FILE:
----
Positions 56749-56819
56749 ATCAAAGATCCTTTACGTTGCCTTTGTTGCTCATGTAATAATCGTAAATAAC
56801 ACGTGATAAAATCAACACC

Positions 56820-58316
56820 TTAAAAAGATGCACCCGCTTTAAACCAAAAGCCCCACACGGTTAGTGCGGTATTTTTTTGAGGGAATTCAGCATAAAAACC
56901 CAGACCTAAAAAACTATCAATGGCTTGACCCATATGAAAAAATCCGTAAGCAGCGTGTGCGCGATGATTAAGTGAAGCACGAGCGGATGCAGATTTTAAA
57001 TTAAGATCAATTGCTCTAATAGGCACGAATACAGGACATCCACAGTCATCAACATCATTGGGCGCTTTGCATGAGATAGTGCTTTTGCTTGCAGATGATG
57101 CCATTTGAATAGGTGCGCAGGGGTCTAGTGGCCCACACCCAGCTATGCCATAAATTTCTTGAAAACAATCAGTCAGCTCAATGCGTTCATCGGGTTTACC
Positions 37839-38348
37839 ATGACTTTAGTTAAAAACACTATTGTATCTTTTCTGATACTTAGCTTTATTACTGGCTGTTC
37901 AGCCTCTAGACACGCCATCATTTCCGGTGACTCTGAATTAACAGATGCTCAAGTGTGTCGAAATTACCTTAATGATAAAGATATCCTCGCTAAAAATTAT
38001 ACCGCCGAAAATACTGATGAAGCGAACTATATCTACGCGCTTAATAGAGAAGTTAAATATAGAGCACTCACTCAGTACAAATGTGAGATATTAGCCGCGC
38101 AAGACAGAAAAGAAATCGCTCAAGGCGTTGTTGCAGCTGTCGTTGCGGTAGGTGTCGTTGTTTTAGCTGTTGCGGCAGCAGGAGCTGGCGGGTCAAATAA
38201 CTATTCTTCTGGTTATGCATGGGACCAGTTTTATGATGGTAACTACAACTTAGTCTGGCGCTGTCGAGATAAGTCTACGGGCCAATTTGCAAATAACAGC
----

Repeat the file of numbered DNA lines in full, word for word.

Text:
Positions 56749-56819
56749 ATCAAAGATCCTTTACGTTGCCTTTGTTGCTCATGTAATAATCGTAAATAAC
56801 ACGTGATAAAATCAACACC

Positions 56820-58316
56820 TTAAAAAGATGCACCCGCTTTAAACCAAAAGCCCCACACGGTTAGTGCGGTATTTTTTTGAGGGAATTCAGCATAAAAACC
56901 CAGACCTAAAAAACTATCAATGGCTTGACCCATATGAAAAAATCCGTAAGCAGCGTGTGCGCGATGATTAAGTGAAGCACGAGCGGATGCAGATTTTAAA
57001 TTAAGATCAATTGCTCTAATAGGCACGAATACAGGACATCCACAGTCATCAACATCATTGGGCGCTTTGCATGAGATAGTGCTTTTGCTTGCAGATGATG
57101 CCATTTGAATAGGTGCGCAGGGGTCTAGTGGCCCACACCCAGCTATGCCATAAATTTCTTGAAAACAATCAGTCAGCTCAATGCGTTCATCGGGTTTACC
Positions 37839-38348
37839 ATGACTTTAGTTAAAAACACTATTGTATCTTTTCTGATACTTAGCTTTATTACTGGCTGTTC
37901 AGCCTCTAGACACGCCATCATTTCCGGTGACTCTGAATTAACAGATGCTCAAGTGTGTCGAAATTACCTTAATGATAAAGATATCCTCGCTAAAAATTAT
38001 ACCGCCGAAAATACTGATGAAGCGAACTATATCTACGCGCTTAATAGAGAAGTTAAATATAGAGCACTCACTCAGTACAAATGTGAGATATTAGCCGCGC
38101 AAGACAGAAAAGAAATCGCTCAAGGCGTTGTTGCAGCTGTCGTTGCGGTAGGTGTCGTTGTTTTAGCTGTTGCGGCAGCAGGAGCTGGCGGGTCAAATAA
38201 CTATTCTTCTGGTTATGCATGGGACCAGTTTTATGATGGTAACTACAACTTAGTCTGGCGCTGTCGAGATAAGTCTACGGGCCAATTTGCAAATAACAGC